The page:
How Does Custody Work for Unmarried Parents?

Patricia TichenorLegal

custody for unmarried parents | father and son playing

Custody cases are often associated with divorce proceedings, where two parents decide how they want to share their child-rearing responsibilities when they are no longer married. However, custody issues can and do arise between two parents who were never married to each other, and the process for handling them is different.

Here’s what you need to know about custody arrangements for unmarried parents and what legal rights you’re entitled to as an unwed mother or father.

What parental rights do unmarried parents have?

In Virginia, an unwed father does not have legal parental rights until he formally establishes paternity. If there is no dispute between the parents, paternity can be established at the time of birth by having the father sign a Voluntary Acknowledgement of Paternity (AOP). There is no additional cost to fill out this form at the hospital and it does not impact any government benefits for the parents or child.

If there is a dispute over who the father is, the court can petition for DNA testing to establish paternity. DNA samples are taken from the alleged father, mother, and the child. If the father successfully establishes his paternity, he can petition for custody and visitation rights, but he may also have to pay child support.

In cases of unmarried parents, the default position of many states is that custody is granted to the mother unless the father takes action. Virginia Courts do not favor one parent over the other in custody cases between unmarried parents, and always look at what’s in the best interest of the child. The Courts do, however, take the family’s situation into consideration, including which parent is the current primary caretaker.

How do we establish a custody and visitation arrangement as unmarried parents?

While divorcing couples in Virginia typically work out their custody arrangements in Circuit Court, unmarried parents must file their case to Juvenile and Domestic Relations (J&DR) Court. However, the decisions they’ll have to make are the same, regardless of the parents’ current or former marital status:

  • Who is the current primary caretaker? The Court will consider which parent is the child’s current primary caretaker and if it is in their best interest to have the child continue to stay with them. If a judge determines it is not the best living situation for the child, they may rule against the primary caretaker.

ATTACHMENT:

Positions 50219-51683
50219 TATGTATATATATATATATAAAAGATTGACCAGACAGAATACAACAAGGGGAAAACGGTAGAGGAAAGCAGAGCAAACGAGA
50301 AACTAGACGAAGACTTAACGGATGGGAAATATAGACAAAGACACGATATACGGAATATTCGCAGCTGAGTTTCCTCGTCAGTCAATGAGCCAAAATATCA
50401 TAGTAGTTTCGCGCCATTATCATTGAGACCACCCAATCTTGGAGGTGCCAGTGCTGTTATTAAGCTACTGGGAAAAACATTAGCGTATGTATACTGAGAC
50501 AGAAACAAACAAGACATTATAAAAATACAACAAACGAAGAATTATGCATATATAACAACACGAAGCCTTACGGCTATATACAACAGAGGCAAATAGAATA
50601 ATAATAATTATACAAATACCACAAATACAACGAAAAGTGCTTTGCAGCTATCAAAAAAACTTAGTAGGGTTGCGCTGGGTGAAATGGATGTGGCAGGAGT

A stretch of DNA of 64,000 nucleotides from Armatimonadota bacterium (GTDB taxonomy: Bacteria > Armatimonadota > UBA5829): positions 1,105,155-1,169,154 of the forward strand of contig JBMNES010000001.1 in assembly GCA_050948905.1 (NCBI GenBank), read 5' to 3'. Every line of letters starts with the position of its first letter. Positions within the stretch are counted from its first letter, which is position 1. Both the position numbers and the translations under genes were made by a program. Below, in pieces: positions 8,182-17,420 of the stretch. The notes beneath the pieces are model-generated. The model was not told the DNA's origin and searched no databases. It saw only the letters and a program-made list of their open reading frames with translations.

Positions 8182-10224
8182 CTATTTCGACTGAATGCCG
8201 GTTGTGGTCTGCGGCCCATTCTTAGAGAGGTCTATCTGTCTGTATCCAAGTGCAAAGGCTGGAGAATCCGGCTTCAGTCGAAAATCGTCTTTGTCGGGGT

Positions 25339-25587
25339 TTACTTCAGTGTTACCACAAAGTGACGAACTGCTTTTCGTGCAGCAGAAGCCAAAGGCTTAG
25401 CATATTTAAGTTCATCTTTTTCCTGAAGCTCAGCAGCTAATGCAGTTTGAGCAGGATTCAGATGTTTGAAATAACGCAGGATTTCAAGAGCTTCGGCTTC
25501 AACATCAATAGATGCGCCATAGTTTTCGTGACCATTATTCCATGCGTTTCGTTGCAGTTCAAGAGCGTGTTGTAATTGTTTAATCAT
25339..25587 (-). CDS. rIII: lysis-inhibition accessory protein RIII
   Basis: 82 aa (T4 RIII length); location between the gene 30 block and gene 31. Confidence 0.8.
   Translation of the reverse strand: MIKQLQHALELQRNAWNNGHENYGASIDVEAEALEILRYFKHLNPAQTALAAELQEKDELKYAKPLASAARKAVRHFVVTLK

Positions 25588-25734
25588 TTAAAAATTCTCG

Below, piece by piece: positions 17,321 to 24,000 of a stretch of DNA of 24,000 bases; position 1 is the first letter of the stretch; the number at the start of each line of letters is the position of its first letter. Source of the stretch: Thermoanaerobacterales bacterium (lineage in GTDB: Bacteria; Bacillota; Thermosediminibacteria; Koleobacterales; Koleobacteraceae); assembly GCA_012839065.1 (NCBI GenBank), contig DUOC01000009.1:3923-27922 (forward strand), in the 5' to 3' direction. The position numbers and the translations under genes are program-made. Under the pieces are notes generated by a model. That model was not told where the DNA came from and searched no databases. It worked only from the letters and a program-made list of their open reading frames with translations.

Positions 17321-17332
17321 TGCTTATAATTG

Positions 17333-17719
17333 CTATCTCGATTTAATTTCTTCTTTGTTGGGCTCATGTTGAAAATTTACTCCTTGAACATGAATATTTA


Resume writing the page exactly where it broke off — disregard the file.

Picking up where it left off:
• Do you want sole or shared physical custody? Shared physical custody is often seen as more equitable for both parents, though there may be good reason to seek sole custody of your child depending on your circumstances.
  • Do you want sole or joint legal custody? Sole legal custody is when one parent has complete and total authority to make life decisions for the child, such as their education and health care. This differs from physical custody, which only determines who the child will live with and for how long.
  • Is there a need to establish child support payments? Depending on the Court’s ruling, a decision may be made for one parent (typically the father) to establish child support payments. The amount of the support payments will be determined by each parent’s income and financial circumstances.

If you and your child’s other parent can agree on these terms, you may draft and file separate, uncontested petitions in the J&DR Court which address:  (1) custody (physical and legal); (2) visitation; and (3) child support. A separate court order will be entered for each matter by the judge, with each having its own case number assigned to it.  If you cannot agree, you will need to file petitions for each of these matters either on your own, with the help of the court services unit, or with the help of an attorney, so that a hearing can be scheduled before a judge who will then make the decision for you.

Get help with your J&DR child custody/visitation case.

If you’re an unmarried parent who is seeking to establish a custody arrangement for your minor child, My Legal Case Coach (MLCC) can empower you to represent yourself. We offer detailed legal case form packets with instructions and documents to help you move your case forward, plus a free hour of coaching with a licensed Virginia attorney is included with each packet purchase.

You can take MLCC’s quiz to find out which packet is right for your circumstances and receive one free hour of 1:1 virtual coaching with a legal professional with your purchase. You may also purchase prepaid blocks of time with your case coach for ongoing assistance.

Schedule a free consultation to discuss your situation and learn more about our legal coaching services.